VR is on the cusp of making the breakthrough into the mainstream, but it hasn’t done so as of yet.
Specular Theory VR co-founder and chief marketing officer Ryan Pulliam and Foundry chief technical officer Jon Wadelton discussed whether it could break through with Comcast Ventures managing director Michael Yang, focusing on how gaming will be affected and who will benefit.
Pulliam said location is a good catalyst and a huge, but currently missed, opportunity. “There’s not a lot of diversity in the market at the moment,” she added, bemoaning the excess of first person shooters and encouraging people to consider designing games for the home market.
Wadelton said that the first VR experience can be disorientating so it is critical that everyone’s first time is really top end, so they “fall in love with it and want to buy a headset”.
Discussing the intersection of traditional storytelling and game engine realism melding together, he continued that there are a lot of studios making content with the help of movie Video Effects producers.
Pulliam said the biggest learning lesson was to think natively about the VR space and the purpose of wearing a headset, breaking through some of the barriers of other formats.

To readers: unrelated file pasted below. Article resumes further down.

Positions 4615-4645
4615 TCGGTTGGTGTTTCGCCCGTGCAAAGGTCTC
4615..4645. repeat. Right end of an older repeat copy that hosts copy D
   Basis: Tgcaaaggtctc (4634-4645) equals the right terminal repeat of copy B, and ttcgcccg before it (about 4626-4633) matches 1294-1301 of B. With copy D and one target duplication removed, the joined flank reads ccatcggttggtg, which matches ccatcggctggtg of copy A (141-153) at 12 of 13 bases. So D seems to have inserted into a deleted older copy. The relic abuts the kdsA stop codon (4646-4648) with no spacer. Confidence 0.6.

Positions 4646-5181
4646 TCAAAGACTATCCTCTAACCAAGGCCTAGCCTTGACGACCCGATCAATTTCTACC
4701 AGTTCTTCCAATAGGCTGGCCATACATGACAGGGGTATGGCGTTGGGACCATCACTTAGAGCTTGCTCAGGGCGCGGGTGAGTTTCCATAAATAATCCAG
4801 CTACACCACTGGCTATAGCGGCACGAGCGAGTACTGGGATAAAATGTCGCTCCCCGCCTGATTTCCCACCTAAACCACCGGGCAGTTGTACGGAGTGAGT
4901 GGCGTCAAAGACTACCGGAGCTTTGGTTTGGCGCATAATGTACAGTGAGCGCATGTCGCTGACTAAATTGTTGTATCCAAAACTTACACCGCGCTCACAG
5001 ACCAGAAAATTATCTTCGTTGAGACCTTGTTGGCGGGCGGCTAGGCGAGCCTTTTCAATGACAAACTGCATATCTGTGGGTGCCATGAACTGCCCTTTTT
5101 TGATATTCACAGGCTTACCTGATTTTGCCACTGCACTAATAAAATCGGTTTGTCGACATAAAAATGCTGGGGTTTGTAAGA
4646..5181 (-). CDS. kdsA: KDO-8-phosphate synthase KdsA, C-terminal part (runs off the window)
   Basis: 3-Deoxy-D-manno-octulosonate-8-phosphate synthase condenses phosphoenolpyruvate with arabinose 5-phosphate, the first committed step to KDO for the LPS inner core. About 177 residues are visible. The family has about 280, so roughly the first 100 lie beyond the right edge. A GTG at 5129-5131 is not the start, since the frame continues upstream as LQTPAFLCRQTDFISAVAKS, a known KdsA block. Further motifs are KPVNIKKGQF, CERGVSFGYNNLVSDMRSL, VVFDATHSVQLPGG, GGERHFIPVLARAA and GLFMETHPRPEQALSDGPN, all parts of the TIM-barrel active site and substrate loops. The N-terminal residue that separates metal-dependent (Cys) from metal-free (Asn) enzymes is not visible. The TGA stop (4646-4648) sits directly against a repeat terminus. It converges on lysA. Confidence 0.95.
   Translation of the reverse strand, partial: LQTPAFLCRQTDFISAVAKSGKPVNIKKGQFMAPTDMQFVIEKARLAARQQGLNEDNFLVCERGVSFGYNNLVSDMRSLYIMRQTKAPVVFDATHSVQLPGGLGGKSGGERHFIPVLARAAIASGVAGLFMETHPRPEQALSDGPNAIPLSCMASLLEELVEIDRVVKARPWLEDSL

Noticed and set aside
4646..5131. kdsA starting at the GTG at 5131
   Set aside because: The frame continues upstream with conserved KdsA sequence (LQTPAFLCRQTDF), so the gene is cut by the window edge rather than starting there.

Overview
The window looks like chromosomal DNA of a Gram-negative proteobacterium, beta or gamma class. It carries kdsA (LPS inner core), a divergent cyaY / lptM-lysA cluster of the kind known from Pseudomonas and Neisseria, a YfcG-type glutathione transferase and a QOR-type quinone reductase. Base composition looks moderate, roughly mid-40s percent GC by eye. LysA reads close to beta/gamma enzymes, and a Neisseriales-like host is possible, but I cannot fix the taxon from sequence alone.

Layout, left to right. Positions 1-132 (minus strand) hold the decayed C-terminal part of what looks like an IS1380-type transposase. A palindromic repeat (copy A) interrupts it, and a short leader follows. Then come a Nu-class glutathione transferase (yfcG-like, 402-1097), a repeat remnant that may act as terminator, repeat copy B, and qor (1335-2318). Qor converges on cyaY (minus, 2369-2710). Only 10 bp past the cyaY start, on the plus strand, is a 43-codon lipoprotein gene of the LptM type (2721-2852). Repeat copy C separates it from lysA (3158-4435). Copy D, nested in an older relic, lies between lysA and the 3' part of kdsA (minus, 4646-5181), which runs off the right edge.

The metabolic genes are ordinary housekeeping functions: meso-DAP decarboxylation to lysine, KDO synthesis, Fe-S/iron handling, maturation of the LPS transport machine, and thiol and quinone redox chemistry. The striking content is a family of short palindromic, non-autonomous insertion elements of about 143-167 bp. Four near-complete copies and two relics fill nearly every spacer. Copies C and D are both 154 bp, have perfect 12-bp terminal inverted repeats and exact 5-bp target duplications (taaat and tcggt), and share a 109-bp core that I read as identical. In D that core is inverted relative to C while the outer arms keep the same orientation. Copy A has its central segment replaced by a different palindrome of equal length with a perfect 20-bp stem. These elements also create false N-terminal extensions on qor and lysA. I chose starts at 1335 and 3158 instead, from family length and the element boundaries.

“I would like to see support for indie studios more, there are funds raised but platforms are going straight to big IDs and brands,” she continued. “It would be good to have a little more support for original indie titles.”
She said that there is a responsibility on creators to expand their market and make it mainstream, as there are “so many amazing things other than guns”.
“When the experience is great, no one complains about the headset,” she added. “When the story is great, no one complains about pixels.”
Discussing the tech behind VR and AR, Wadelton said it is all done by game engines, with a tremendous opportunity presented for people doing games to diversify.
“Making 3D is really hard,” he concluded, “the tilt brush is the first time people can step into the 3D world and make things themselves.”